a Steelhead takes a fly to begin with so how
can we hope to know what factors motivate a
fish to choose one pattern and reject another?
We can guess, but we simply don't have enough
information to form anything but a guess. Thus
we feel that a major strategical advantage is
gained by the angler who chooses one or two
favorite flies from amongst the thousands and
then covers the water as diligently and
efficiently as possible.
We are often reminded of the many times over
the seasons that some elated trout angler has
rushed into the shop wide-eyed with a story of
how a Steelhead jumped all over his No. 12 Elk
Hair Caddis or Hare's Ear Nymph. We once fished
for a week without moving a Steelhead only to
have two such trout anglers come running into
the shop to tell their respective stories of
Steelhead pouncing on their trout flies. Why
should this happen? We don't know. The biologists
don't know. The entire steelheading community
doesn't know. It is enough for us that these
majestic gamefish will humor us on occasion by
grabbing our flies.
In fact, a quick study of the endless horde of
Steelhead patterns in print today leads to two
important conclusions: First, some talented fly
tiers have lent their interest to Steelhead flies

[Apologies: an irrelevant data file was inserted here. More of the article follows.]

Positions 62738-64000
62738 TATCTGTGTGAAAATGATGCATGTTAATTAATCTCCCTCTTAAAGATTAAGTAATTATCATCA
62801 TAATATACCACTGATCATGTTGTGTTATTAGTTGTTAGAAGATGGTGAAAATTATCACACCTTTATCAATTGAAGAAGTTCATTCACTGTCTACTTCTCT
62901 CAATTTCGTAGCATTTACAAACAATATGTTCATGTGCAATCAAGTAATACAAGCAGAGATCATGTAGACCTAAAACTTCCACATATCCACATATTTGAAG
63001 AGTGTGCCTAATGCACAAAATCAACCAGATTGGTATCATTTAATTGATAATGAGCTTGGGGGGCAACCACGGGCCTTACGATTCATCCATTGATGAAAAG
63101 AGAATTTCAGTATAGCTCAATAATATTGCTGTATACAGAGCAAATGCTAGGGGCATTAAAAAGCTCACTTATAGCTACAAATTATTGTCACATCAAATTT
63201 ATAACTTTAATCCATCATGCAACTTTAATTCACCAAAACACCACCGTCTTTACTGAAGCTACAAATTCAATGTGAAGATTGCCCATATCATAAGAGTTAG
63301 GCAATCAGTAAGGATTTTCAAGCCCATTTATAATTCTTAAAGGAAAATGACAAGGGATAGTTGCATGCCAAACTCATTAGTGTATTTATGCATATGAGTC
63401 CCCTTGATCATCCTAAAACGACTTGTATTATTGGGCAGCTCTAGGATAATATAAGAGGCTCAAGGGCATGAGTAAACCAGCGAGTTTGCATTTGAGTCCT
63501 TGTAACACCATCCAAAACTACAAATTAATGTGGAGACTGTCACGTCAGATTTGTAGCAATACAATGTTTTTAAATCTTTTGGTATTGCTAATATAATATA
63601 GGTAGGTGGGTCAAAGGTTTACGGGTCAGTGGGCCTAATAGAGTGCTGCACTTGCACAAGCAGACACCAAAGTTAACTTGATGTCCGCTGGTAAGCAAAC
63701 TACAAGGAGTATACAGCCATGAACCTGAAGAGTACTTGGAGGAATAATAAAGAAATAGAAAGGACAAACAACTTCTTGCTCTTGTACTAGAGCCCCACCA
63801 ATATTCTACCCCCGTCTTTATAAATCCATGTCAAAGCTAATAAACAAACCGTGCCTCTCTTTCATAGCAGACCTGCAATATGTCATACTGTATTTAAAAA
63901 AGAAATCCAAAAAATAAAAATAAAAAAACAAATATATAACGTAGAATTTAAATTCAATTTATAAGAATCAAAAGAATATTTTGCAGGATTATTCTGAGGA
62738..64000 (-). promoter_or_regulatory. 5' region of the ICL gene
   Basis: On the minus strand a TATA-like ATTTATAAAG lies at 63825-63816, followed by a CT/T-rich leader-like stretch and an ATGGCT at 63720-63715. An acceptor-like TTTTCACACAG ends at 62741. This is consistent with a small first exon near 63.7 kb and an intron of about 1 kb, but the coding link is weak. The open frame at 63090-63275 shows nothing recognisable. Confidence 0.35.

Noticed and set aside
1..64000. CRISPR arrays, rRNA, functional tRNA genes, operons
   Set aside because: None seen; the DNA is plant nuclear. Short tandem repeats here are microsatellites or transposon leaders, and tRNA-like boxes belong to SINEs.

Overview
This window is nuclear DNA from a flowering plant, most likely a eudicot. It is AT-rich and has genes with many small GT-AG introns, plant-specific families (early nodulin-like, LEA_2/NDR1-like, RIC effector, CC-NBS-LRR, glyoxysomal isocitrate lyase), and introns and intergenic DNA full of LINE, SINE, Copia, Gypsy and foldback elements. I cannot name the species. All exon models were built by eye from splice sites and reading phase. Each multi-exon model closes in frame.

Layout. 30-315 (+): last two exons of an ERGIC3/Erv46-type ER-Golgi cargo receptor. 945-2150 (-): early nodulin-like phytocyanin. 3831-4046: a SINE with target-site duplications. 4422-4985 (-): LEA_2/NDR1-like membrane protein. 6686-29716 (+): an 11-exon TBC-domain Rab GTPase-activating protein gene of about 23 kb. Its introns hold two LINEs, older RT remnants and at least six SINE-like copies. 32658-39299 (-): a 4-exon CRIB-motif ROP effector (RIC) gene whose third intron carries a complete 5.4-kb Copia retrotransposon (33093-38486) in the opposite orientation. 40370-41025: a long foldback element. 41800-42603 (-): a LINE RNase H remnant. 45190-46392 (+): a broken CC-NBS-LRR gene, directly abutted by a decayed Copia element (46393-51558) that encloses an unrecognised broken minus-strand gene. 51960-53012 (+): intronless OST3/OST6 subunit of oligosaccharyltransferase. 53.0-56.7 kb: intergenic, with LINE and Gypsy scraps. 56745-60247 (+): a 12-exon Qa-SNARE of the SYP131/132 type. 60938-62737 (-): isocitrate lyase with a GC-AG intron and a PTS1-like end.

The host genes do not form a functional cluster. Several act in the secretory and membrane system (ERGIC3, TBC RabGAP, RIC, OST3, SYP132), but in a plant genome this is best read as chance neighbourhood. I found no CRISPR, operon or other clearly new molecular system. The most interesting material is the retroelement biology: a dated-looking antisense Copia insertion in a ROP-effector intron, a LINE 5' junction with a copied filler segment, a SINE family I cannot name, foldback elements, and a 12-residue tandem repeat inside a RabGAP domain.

with little regard to Steelhead fishing. While
this development is certainly to the betterment
of the tier's art, it is rather disserving to
the beginning Steelhead angler who understandably
finds tremendous difficulty in choosing a few good
flies in which to place his or her confidence and
Second and more importantly, this vast confusion
of patterns suggests that Steelhead will grab
just about anything at one time or another.
Given both of those facts, how is the beginning
steelheader to choose a fly in which to place his
or her fate and trust? We grappled with this
problem for quite some time before the obvious
solution finally emerged from the carnage of
our minds. Why not just follow the same ploy
we always used while working in the fly shops?
A customer walks in and asks what fly we
recommend for the North Santiam or the Umpqua
or the McKenzie or just about any other river.
We escort the customer over to the fly bins,
pull out a Purple Matuka and leave it at that.